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Nobel Gore?

Al Gore has returned to the political spotlight in exalted fashion with a Nobel Peace Prize in hand, propping himself up for a potential presidential bid in 2008. Front and center in Gore’s new rhetorical entourage is the state of nature, and in particular, global warming. And while Gore may be delivering an important message about the fate of our fragile ecosystems, one must be weary of the messenger’s past. For Gore’s own environmental record leaves much to be desired.

Al Gore’s reputation as the Democratic standard bearer of environmentalism dates back to the early 1990’s when his book Earth in Balance outlined the perilous threats to the natural world. Gore also showboated his green credentials at the Rio Earth Summit in 1992, which garnered the newly minted Senator great respect among Beltway greens who praised him for his willingness to take sides on controversial issues. While serving as vice president under Bill Clinton, Gore was put in charge of the administration’s environmental portfolio, but had little to show for it.

As the Center for Public Integrity writes in their book The Buying Of The President 2000, “Personally and professionally the vice president has profited from Occidental largess. To this day he still draws $20,000 a year from a land deal in Tennessee brokered between his father and [former Occidental chairman Armand] Hammer. The total amount is more than $300,000.”

This relationship between Hammer, who was close with Al Gore Sr. as well, matured greatly during the late 1980s while Gore served in the Senate, including Kenneth Lay style trips on Hammer’s private plane and monster campaign contributions.

Oil companies during the 20th Century, reports the Center for Public Integrity, “have tried unsuccessfully to obtain control of two oil fields owned and operated by the federal government: the Teapot Dome field in Casper, Wyoming, and the Elk Hillsfield in Bakersfield, California.”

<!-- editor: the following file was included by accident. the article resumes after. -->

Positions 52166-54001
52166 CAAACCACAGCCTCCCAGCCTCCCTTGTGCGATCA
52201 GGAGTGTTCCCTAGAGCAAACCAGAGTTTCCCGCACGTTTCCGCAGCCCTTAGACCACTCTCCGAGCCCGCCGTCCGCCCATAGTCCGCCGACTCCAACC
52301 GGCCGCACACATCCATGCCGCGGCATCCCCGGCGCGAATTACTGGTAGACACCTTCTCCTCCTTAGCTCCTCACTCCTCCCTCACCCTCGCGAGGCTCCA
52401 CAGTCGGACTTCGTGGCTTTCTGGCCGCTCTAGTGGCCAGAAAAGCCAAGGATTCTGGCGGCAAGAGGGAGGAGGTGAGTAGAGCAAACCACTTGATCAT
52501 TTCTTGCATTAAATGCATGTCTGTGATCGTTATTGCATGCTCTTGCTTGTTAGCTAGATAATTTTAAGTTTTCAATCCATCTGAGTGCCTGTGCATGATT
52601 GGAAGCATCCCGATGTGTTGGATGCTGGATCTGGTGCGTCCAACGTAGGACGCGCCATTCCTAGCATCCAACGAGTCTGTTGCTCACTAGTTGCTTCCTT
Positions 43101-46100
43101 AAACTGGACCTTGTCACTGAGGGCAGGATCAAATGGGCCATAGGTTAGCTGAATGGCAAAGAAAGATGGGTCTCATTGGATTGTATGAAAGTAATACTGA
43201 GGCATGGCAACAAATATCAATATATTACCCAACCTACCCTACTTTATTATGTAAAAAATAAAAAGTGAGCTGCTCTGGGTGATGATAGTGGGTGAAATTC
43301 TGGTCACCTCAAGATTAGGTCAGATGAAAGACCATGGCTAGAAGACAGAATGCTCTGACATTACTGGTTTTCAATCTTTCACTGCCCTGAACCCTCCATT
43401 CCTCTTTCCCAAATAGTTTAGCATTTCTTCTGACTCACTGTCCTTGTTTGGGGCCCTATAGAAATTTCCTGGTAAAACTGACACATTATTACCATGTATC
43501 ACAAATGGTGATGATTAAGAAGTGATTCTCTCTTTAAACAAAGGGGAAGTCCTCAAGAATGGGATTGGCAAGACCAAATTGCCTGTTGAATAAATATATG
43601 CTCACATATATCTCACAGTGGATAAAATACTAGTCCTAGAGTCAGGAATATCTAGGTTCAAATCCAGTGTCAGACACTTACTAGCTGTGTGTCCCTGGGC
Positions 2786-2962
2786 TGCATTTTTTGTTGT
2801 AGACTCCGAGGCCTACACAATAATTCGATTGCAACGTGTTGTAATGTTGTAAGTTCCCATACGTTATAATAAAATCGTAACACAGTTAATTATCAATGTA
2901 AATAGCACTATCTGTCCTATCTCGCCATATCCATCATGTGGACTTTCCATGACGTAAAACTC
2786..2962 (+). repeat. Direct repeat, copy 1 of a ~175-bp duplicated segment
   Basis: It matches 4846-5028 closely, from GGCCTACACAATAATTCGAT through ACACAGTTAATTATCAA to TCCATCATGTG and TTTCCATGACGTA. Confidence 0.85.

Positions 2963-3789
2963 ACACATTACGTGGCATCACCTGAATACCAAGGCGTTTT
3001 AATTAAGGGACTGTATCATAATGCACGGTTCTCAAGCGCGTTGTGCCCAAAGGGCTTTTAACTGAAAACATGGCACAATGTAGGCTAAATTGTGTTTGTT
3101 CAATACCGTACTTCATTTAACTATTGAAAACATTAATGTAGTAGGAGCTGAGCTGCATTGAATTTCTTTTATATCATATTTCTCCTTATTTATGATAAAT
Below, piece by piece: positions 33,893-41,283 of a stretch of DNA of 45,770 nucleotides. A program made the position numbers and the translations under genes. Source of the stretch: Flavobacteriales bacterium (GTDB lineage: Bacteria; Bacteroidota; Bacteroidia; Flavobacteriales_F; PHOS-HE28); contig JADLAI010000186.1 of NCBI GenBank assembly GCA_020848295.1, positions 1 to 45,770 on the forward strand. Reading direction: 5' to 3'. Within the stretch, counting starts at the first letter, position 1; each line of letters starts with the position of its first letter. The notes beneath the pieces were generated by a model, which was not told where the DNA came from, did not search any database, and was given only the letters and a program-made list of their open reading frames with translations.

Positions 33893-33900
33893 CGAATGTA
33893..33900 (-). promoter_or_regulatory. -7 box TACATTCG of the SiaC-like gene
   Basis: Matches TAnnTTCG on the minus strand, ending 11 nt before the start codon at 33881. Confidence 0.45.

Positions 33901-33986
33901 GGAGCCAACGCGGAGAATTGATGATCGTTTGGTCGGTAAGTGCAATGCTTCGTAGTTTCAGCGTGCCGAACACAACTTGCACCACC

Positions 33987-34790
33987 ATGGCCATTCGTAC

When Clinton and Gore took office in 1992, that was about to change. Perhaps only outdone by George W. Bush’s connections to Big Oil, Al Gore pressed President Clinton to approve handing over these public lands to the oil companies. The land, managed by the Navy, had held emergency oil reserves since 1912.

It took five years of lobbying on behalf of Big Oil, but Gore and Occidental were victories. In the fall of 1997 the Energy Department sold 47,000 acres of the Elk Hill reserve to Occidental.

Continues The Center for Public Integrity:

“It was the largest privatization of federal property in U.S. history, one that tripled Occidental’s U.S. oil reserves overnight. Although the Energy Department was required to assess the likely environmental consequences of the proposed sale, it didn’t. Instead it hired a private company, ICF Kaiser International, Incorporated, to complete the assessment. The general chairman of Gore’s presidential campaign, Tony Coelho, sat on the board of directors.

“The very same day the Elk Hills sale was announced, Gore delivered a speech to the White House Conference on Climate Change on the
“terrifying prospect” of global warming, a problem he blamed on the unchecked use of fossil fuels such as oil.”

Other than his alleged environmental convictions, Gore was a political coward when push came to shove in Washington. During Clinton’s campaign for president in 1992 Gore promised a group of supporters that Clinton’s EPA would never approve a hazardous waste incinerator located near an elementary school in Liverpool, Ohio, which was operated by WTI. Only three months into Clinton’s tenure the EPA issued an operating permit for the toxic burner. Gore raised no qualms. Not surprisingly, most of the money behind WTI came from the bulging pockets of Jackson Stephens, who just happened to be one of the Clinton/Gore’s top campaign contributors.